Jim Campbell (Stanford) discussed the project he'd headed at Brown University, exploring the university's complex historical relationship to the trans Atlantic slave trade. See his presentation on line on the History News Network at:
nb. The Brown University Steering Committee on Slavery and Justice, which Jim chaired, has a fascinating website at:
Al Brophy (UNC) talked about the historical role of American colleges and universities in providing intellectual legtimation for slavery, especially in law and theology, with particular reference to the University of Alabama case. See his videoed presentation:
Leslie Harris (Emory) discussed the Transforming Community Project, a multiyear project of racial, ethnic and class based initiative of reconciliation at Emory, which emerged largely in response to a disturbinging racial incident at Emory several years ago. See her presentation at:
My presentation, on the work my students and I did "excavating" memories and histories of slavery at Emory University, primarily in Oxford, Georgia(the original site of Emory College) is also on line on the History News Network at:
Among other things, I talked about the obelisk (pictured above) in the Oxford, GA City Cemetery to Bishop James O. Andrew (first president of the Emory College Board of Trustees) whose slaveowning status in 1844 catalyzed the great national schism in the Methodist Church; and about my students' work developing exhibitions on slavery in Emory's history.
We then moved into a lively discussion with audience members about the many tangled ways in which the historical legacies of enslavement continute to structure (or perhaps haunt) the "buried lives" of American institutions of higher education. The conversation among other things touched on:
- Dr. Felix Armfield (Buffalo State College) mentioned his work with colleagues on a "slaves on campus" project, tracing the experiences of enslaved persons brought as "servants" to American colleges and universities by slaveowning students: what impact did the experience of being on college campuses have on these enslaved individuals?
- Possible forms of restorative justice being explored by some schools; about the impact of such projects of historical research and reflection on faculty, students, staff and community members;
- ways of sharing documentary histories of slavery and the slave trade (something the Brown University Committee in particular has done on its repository website);
- the at times banal nature of non-specific blanket apologies for slavery(as at the University of Viriginia and the University of Alabama several years ago); the politics of apology is the topic of a recent book by Melissa Nobles, one of the roundtable's organizers.
- the challenges of integrating materials on on-campus slavery into the curriculum
- Jim Crow era loyal slave memorials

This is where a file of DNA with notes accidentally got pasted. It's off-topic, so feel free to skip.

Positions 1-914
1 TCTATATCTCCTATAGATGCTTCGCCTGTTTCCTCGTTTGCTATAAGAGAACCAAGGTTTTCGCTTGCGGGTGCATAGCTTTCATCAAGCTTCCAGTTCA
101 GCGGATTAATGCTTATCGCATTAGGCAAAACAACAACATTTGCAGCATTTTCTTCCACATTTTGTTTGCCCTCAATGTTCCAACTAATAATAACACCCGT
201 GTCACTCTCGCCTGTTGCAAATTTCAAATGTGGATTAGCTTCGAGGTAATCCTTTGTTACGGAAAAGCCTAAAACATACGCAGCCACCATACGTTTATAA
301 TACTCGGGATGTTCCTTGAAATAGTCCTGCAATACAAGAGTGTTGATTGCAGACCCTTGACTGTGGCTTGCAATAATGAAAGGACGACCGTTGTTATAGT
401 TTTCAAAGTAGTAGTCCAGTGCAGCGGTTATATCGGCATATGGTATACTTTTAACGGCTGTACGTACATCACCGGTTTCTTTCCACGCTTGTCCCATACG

- the difficult cultural politics of "postcolonial" monuments and memorials around slavery and Jim Crow on campus.
Of course, numerous colleagues elsewhere have worked with their students to unearth histories of slavery at their respective institutions. This semester, for instance, Ira Berlin and his students have worked to document slaveowning patterns among founding figures in the history of the University of Maryland. Julie Richter has done comparable work with her students on slavery in the history the College of William and Mary. University of North Carolina-Chapel Hill's Library in 2005 developed on exhibition on the roles of enslaved persons in the making of the school.
We're interested in learning of the many other teaching and research projects along these lines that are surely going on.
It has occured to us that it would be worthwhile holding an academic conference on the topic of slavery and universities. (As Jim notes, this wouldn't necessarily be limited to the United States.) One of the many fascinating problems to explore is the way in which universities have so long been imagined as utopian spaces, yet these spaces (like many other institutions and discursive undertakings associated with early modern, Enlightenment, and Romantic progressivist thought) rested in so many respects upon the structurally invisible labor of the enslaved and the vast profits of the global slave trade.
We're not sure yet who might host the conference. It would be interesting to bring together a wide range of participants, including faculty, students, and college staff members, as well as community partners and family members (descended both from slaveowners and enslaved persons) for critical conversations about research strategies, community engaged learning, and restorative justice on a great range of campuses as we all grapple with the legacies of enslavement, the slave trade, and related forms of racial injustice.
If you have ideas about the conference, or care to share reports on work that has been done at other schools around remembering enslavement on campus, please post a comment in the space below!